Today on My Poetic Side we bring you the sad news that the Award-winning Belfast poet Ciaran Carson has passed away.
Ciaran Carson, Award-Winning Belfast Poet Passes Away
Award-winning novelist and poet Ciaran Carson from Belfast has passed away. He was 70 years old and passed away early on Sunday at home. He had been suffering from complications due to lung cancer; he was only diagnosed in March last year.
Born in 1948 in Belfast Carson grew up in the area. He attended the local Grammar School and then went to Queen’s University Belfast where he gained a degree in English.
For over 20 years, Carson worked for the Northern Ireland Arts Council in the capacity of Arts Office – during his time on the role he was responsible for literature and traditional music. In 1998 he was appointed to the position of Professor of English at Queen’s. He was also the Directory of the Seamus Heaney Centre for Poetry, appointed to the position in 2003.
During his lengthy career Carson published a total of 16 volumes of poetry, he also penned several novels and also some books about traditional music. His newest offering, “Still Life” is still set to be published later on this month, and his publishers have confirmed that this will still go ahead.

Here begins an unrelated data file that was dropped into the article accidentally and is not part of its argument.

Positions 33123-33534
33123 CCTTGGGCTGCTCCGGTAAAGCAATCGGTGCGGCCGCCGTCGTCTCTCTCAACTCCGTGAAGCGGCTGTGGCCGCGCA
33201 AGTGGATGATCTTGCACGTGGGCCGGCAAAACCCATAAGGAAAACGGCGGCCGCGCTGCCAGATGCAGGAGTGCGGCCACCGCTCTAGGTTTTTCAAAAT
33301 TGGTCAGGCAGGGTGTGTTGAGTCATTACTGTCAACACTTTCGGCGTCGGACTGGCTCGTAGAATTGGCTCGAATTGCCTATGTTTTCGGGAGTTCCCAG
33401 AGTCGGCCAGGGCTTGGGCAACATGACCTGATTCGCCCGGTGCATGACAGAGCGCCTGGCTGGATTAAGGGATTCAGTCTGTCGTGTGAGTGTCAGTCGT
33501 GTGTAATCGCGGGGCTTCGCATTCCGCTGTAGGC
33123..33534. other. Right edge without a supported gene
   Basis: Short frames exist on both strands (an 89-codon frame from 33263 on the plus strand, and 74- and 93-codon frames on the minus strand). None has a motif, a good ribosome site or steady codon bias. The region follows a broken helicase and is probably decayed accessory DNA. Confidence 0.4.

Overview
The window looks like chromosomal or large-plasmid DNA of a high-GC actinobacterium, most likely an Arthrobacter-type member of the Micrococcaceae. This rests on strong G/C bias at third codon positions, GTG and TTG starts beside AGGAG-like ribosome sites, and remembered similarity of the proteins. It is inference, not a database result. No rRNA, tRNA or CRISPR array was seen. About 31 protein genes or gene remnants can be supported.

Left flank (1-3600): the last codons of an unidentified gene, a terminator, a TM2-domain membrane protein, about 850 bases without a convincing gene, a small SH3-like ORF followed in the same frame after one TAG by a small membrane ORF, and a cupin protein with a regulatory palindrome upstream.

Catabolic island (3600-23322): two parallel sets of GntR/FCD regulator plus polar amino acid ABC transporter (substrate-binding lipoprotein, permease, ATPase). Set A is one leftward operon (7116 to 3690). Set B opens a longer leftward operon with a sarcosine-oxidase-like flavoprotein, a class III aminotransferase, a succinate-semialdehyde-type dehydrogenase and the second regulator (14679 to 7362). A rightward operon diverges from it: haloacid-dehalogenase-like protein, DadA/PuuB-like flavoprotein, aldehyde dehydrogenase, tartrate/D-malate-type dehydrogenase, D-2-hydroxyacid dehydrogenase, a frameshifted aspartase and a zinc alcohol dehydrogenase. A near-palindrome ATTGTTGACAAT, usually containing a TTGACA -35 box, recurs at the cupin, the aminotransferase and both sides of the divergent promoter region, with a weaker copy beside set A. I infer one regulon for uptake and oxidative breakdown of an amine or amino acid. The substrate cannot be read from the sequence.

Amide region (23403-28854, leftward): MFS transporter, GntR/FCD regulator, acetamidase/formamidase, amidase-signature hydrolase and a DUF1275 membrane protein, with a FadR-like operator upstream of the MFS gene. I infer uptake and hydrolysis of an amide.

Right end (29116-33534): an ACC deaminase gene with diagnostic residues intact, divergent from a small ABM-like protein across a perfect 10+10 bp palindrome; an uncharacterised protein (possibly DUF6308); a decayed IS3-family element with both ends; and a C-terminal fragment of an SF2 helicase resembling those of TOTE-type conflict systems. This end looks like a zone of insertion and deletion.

He also won numerous awards; The Irish Times Literature Prize in 1990 for “Belfast Confetti”, the TS Eliot Prize for “First Language” in 1993 and in 2003 the Forward Prize for “Breaking News”.
It won’t however just be his poetry which he will be remembered for. The work that he undertook in the field of translation was pioneering. He made significant achievements including his work on Shamrock Tea, the novel which was longlisted for the Booker Prize.
During the 1970’s he bought the Irish language into mainstream culture in Northern Ireland. He was a major influence on several generations of Belfast writers and poets who were inspired by not only this but also his leadership of the Queen’s Seamus Heaney Centre for Poetry.
Carson was also a member of the group of poets known as the “Belfast Group”. Formed during the 1960s, the group included Michael Longley, Seamus Heaney and Paul Muldoon. He was also a fellow with the Royal Society of Literature and belonged to Aosdána.
Ciaran Carson will be sadly missed for his warmth and the significant contribution he made throughout his lifetime to the literary scene in Northern Ireland.
Michael D Higgins, the Irish President joined the many people who have paid tribute to the poet since his death, praising, in particular, his love of the Irish language which was always with him. People who had had the privilege of meeting the poet in a professional capacity over the years also took to social media to post their condolences.
He leaves behind a wife and 3 children; two sons and a daughter.